Tonight was a lecture provided by The Architecture Foundation, hosted by The Barbican Centre. One of many in the Architecture on Stage series, Maccreanor Lavington Architects presented their work as a practice, rather strangely, they each presented 3 parts in two separate appearances on stage.
When quizzed on this, they gave a rather interesting insight into their working dynamic. Since practice inception, they both had to work on multiple projects and utilised each other’s different techniques and styles to critique a design. A rather inspiring partnership and one that has proved highly successful.
The practice projects ranged from micro to macro in scale, quite literally.
Recent developments in London are featuring a new concept called, “pocket homes”. Now, this isn’t a new concept, and as Maccrenor pointed out, the “livability” space required for an individual has grown exponentially as the years have passed. This could be down to a higher income or a more commercialised materialistic existence…
Facts and figures were produced in forms of a “livability matrix”. Shanghai exhibiting high numerical data for being an exceptionally livable city, with London and Paris following closely behind and tying.
Shanghai has been very open to this concept of “pocket living” and the practice Maccreanor Lavington have recently completed and handed over a large project of 3000+ units to it’s new residents. The aim of pocket living, is to provide housing at affordable prices to those who have no means to acquire property and the main feature being the units are “below recommended living space/m2 per individual”, (this is the case for London at least, as I’m not clued into Shanghai regulations nor will I pretend to be).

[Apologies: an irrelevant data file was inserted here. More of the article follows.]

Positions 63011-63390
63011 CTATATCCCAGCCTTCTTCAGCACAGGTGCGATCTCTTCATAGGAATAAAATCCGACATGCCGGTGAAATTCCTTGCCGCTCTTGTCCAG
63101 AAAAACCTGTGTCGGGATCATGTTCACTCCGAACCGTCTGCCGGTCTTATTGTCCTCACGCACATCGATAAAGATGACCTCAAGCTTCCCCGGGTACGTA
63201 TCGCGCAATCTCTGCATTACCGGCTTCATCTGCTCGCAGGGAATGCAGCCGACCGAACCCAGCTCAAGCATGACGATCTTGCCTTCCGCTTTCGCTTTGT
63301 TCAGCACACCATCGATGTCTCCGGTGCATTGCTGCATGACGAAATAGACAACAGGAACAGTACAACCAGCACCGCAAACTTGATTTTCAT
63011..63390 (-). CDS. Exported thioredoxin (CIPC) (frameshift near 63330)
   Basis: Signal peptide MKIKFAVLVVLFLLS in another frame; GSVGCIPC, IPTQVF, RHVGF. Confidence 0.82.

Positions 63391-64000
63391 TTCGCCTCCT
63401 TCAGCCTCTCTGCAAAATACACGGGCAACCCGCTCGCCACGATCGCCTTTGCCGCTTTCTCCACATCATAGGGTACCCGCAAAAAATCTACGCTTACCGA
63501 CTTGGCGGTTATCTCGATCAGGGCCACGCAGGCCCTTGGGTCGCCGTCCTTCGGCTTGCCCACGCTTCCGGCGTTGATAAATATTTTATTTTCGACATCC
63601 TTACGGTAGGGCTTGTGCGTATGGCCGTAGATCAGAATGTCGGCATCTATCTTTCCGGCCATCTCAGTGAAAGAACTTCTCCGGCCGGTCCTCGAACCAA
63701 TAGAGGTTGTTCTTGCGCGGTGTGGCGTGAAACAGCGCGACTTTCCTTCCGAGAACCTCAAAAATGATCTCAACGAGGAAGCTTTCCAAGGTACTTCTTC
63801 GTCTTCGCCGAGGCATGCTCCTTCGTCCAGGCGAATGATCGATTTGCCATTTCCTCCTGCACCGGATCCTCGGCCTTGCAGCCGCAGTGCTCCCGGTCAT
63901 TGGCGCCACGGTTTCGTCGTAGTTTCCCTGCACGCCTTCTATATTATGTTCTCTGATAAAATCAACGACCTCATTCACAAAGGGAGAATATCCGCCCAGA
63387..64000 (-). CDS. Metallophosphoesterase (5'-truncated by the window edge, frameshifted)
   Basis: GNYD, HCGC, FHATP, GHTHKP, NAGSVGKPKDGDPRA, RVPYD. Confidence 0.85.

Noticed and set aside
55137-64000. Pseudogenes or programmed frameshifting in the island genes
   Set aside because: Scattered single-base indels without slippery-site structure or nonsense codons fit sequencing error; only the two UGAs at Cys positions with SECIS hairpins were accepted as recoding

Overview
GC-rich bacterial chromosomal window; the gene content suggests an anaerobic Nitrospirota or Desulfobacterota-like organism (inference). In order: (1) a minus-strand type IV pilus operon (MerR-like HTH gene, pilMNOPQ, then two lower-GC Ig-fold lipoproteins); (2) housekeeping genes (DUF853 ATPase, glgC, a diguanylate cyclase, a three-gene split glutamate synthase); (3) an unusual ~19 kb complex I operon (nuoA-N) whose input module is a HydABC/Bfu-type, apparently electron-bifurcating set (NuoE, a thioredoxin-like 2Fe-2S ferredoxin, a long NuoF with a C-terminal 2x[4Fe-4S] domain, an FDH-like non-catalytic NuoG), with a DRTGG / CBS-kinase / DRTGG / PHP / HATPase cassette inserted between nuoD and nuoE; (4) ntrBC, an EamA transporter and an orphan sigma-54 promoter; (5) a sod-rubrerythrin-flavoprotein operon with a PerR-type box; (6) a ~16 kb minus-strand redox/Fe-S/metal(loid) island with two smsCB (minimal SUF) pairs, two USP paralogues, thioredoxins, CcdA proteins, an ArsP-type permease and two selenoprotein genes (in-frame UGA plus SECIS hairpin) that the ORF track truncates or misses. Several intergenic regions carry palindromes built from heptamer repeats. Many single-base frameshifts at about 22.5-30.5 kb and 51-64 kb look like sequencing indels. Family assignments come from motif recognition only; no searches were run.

So, what’s the catch? This pocket living seems to work for Shanghai? People (according to the matrix data) have bought these properties and live a good quality of life in a desirable “livable city”.
Would this bother you? Or should we use the analogy of sugar tax?… I’ll elaborate.
If the price of sugar suddenly went up, cakes would become a luxury. No matter how many cakes were produced, the increased price of sugar would have to be absolved into the purchasing price.
With this in mind, how to we defeat homelessness when the underlying problems still persists. How do we stop our younger generations, the new influences, the new innovators, from moving elsewhere? Higher density does not often mean higher standards of living or sense of community.
The practice did however point out the importance of intergrating the public realm into each project and ensuring the project responded to its context in a considered and rational manner.
To end on a good note… one thing I did enjoy, was the practices dedication to their employees. They acknowledged all their employees on the final slide of the evening from 20 plus years, stating, they could have not gotten to where they are without their continual dedication and enthusiasm.